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V/A - A Tom Moulton Mix

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Artist: V/A

Album: A Tom Moulton Mix

Label: Soul Jazz

Review date: May. 14, 2006

A Midwestern boy who fell in love with R&B at an early age, Tom Moulton worked as a jukebox rep for Seeburg and a radio promotions associate for King/Starday before moving to New York City in the early ’70s. With his catalog good looks, he landed a modeling contract; his image and his love of music moved him into the burgeoning world of the club scene in and around Greenwich Village and Fire Island, just as things were starting to kick off for the disco era and the decadence that went hand-in-hand. Radio had taught Moulton what programmers were looking for in a single, the hooks and elements of a track that held listener and programmer attention alike; combined with his studio expertise, he was able to create a legendary 45-minute tape to be played at the Sandpiper Club consisting of edits from a variety of pre-disco soul and R&B tracks – no mean feat, as the mix was made without the benefit of channel mixing, pitch control, crossfaders, or even direct-drive plates, let alone anything more than 7” singles and album tracks (not the ideal formats for mixing in any environment). Striving for perfection, Moulton continued along this path by asking record companies for copies of the tapes and dub plate pressings of a song’s requisite parts, separated out piecemeal for him to reassemble in the studio. As history has proven, the labels relented over time. While some artists complained, there was little whining from the DJs and crowds when tracks like Moulton’s creations set dancefloors on fire and flew off of record racks. The tools of the trade had been reconfigured by an individual who knew what DJs needed.

Judging by the content of the mixes on Soul Jazz’s double-disc A Tom Moulton Mix, his signature style is one that hits you square in the chest with the beat. These are some of the most up-front disco tracks you are likely to hear; even the congas ride on top of the mix. Bass lines, string sections, and any other elements that define the rhythm are EQ’d for impact. The parts of tracks that strike Moulton’s fancy are singled out, looped, repeated, re-cut. Nowhere on the collection is this more prevalent than on Patti Jo’s “Make Me Believe in You.” Four bars of stern drums, low-end piano drops, a touch of harp and a sassin’ back flute riff are stretched out and built up with a grandeur that redefines the track completely. The main riffs in the song are visited within, a momentum is built similar to the long break at the beginning of the Temptations’ “Papa Was a Rolling Stone,” and by the time the vocals kick in, you’re just about ready to give Moulton – and the DJ – a round of applause. The rest of the track is spent playing out the single as was recorded, and looping the chorus while playing with the dynamics in much the same way as the intro was built. The track verges on sounding piecemeal, as do his mixes of ORS’s synthed-out stomper “Moon-Boots” (which Moulton also produced and released on his Tom ‘n’ Jerry production imprint) and the Andrea True Connection hit “More, More, More,” but all are unrelenting in their delivery and re-envisioning; they are primed for the dancefloor, and all have seen their fair share of action in that medium since their release. Other mixes flow with more grace, like his epic 11+ minute reworking of Eddie Kendricks’ “Keep on Truckin’” – the breaks just keep on coming, shot through with tympanic thunder and an easy, steady groove. In the short form, Moulton empowers tracks like Al Downing’s “I’ll be Holding On” and Udell’s “Won’t You Try” by strengthening their most memorable elements and shoring up the beats. And on the leftfield tip, Grace Jones’s “La Vie en Rose,” with its Rhythm Ace drum track and easy acoustic shuffle, is reconfigured into a trancelike, neatly shambolic love affair.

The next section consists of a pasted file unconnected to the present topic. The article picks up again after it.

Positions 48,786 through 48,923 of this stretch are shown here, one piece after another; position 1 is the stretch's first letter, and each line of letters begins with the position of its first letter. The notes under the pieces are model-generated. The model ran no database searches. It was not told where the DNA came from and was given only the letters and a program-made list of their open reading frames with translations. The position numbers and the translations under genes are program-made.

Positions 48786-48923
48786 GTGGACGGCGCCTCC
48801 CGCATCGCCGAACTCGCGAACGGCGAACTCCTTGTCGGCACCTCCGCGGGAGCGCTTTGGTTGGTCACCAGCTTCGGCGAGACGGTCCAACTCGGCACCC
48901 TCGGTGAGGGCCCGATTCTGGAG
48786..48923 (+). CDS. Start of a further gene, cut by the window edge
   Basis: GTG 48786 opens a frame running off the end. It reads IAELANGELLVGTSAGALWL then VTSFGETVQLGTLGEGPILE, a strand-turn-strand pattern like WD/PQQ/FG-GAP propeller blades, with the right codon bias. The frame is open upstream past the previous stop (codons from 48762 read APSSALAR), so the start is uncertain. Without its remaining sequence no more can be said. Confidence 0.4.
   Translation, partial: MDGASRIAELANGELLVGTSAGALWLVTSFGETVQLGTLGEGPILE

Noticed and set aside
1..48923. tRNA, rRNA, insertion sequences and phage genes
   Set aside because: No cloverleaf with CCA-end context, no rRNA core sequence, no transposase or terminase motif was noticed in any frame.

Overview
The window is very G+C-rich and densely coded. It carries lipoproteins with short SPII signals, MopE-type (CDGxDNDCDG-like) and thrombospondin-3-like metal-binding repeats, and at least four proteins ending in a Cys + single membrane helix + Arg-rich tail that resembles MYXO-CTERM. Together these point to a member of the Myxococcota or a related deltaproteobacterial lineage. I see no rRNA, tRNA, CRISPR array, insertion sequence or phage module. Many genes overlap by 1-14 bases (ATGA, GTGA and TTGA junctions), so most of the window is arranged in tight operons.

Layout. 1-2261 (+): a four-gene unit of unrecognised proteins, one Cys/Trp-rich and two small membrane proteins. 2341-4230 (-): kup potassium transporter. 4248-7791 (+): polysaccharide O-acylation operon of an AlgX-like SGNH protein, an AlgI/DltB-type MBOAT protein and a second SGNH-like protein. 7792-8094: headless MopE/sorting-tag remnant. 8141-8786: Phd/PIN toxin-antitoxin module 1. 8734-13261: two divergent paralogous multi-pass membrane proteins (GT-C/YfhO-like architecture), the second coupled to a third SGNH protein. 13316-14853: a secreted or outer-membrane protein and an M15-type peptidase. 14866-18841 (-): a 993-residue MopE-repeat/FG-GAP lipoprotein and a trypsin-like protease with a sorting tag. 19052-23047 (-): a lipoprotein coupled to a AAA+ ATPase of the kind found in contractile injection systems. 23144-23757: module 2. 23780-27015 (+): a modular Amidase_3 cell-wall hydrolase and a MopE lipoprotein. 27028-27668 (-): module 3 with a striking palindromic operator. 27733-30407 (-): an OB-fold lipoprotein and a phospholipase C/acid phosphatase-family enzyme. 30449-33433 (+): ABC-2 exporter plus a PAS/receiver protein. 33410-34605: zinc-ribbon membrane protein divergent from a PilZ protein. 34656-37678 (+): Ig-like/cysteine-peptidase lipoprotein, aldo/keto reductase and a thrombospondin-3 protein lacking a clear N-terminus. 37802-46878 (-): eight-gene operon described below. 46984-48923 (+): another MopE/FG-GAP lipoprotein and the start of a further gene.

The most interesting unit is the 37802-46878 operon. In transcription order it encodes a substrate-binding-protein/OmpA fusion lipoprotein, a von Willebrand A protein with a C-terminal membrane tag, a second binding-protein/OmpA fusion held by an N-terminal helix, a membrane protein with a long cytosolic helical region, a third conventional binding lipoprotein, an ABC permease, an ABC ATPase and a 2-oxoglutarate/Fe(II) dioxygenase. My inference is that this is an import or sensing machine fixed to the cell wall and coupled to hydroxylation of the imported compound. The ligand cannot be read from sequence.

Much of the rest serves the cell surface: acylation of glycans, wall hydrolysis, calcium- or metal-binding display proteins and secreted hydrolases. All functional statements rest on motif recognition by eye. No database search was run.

Depending on who you ask, Tom Moulton: invented the remix; was the first pre-programmed DJ in clubs, before turntable and mixer technology even existed; and invented the 12” single – all terms that are debatable, of course. But in all of these areas, the effect that Moulton had on dance music is inscrutable; he was there at the outset, his remixing skills were formidable, and the works collected on the double-disc set A Tom Moulton Mix cut a clear path to the idea of the remix as it exists today.

By Doug Mosurock

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